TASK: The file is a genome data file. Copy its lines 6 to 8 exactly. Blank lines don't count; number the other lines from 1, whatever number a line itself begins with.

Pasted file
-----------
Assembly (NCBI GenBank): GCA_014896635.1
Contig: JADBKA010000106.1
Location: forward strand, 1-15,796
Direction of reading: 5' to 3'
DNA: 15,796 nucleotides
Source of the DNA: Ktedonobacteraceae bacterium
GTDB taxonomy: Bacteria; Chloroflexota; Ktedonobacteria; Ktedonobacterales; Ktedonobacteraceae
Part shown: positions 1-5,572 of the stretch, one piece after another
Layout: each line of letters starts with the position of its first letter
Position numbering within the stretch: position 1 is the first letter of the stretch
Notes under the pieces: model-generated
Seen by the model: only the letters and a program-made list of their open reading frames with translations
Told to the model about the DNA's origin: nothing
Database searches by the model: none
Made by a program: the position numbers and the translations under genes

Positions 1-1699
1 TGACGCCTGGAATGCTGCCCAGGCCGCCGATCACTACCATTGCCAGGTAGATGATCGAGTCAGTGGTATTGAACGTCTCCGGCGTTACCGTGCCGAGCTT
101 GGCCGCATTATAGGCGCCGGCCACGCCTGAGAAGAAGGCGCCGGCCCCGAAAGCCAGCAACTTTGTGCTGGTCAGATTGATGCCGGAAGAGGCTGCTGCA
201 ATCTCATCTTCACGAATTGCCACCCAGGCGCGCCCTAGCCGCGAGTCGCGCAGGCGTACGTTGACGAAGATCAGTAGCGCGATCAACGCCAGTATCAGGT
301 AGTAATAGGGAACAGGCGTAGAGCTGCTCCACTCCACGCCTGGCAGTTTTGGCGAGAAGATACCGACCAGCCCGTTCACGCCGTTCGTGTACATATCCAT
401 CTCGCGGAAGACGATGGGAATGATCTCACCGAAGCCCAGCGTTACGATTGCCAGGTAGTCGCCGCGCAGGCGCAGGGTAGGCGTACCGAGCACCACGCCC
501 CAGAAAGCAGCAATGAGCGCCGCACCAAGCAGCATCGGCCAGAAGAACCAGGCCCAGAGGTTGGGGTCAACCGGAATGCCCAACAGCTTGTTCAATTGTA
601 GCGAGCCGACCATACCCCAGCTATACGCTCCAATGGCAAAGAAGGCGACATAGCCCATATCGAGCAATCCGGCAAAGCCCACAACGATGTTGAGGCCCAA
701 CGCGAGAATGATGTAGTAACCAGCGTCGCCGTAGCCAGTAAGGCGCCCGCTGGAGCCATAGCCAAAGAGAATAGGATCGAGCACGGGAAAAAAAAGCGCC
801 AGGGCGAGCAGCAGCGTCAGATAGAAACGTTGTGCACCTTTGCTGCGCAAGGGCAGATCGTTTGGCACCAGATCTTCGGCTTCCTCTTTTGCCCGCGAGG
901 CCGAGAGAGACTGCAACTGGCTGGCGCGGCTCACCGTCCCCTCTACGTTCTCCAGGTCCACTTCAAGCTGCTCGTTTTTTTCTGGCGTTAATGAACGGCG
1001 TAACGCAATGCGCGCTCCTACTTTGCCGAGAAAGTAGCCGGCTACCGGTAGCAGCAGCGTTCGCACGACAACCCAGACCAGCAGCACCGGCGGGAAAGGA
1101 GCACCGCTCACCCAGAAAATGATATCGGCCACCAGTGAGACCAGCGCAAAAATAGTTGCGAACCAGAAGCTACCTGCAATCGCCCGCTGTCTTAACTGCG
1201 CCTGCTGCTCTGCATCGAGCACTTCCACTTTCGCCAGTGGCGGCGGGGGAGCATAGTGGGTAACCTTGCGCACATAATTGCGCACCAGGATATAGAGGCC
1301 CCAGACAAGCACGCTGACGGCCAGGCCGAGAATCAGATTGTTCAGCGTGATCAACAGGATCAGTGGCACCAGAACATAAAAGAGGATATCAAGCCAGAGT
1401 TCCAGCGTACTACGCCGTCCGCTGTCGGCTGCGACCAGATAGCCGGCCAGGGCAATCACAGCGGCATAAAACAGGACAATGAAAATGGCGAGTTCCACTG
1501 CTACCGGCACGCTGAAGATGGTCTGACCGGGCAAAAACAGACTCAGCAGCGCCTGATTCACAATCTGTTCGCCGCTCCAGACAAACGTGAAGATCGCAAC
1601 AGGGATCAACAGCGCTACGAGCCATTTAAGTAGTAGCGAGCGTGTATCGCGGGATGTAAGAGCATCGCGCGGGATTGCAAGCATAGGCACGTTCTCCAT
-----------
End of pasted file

Source of the DNA: Ktedonobacteraceae bacterium
GTDB taxonomy: Bacteria; Chloroflexota; Ktedonobacteria; Ktedonobacterales; Ktedonobacteraceae
Part shown: positions 1-5,572 of the stretch, one piece after another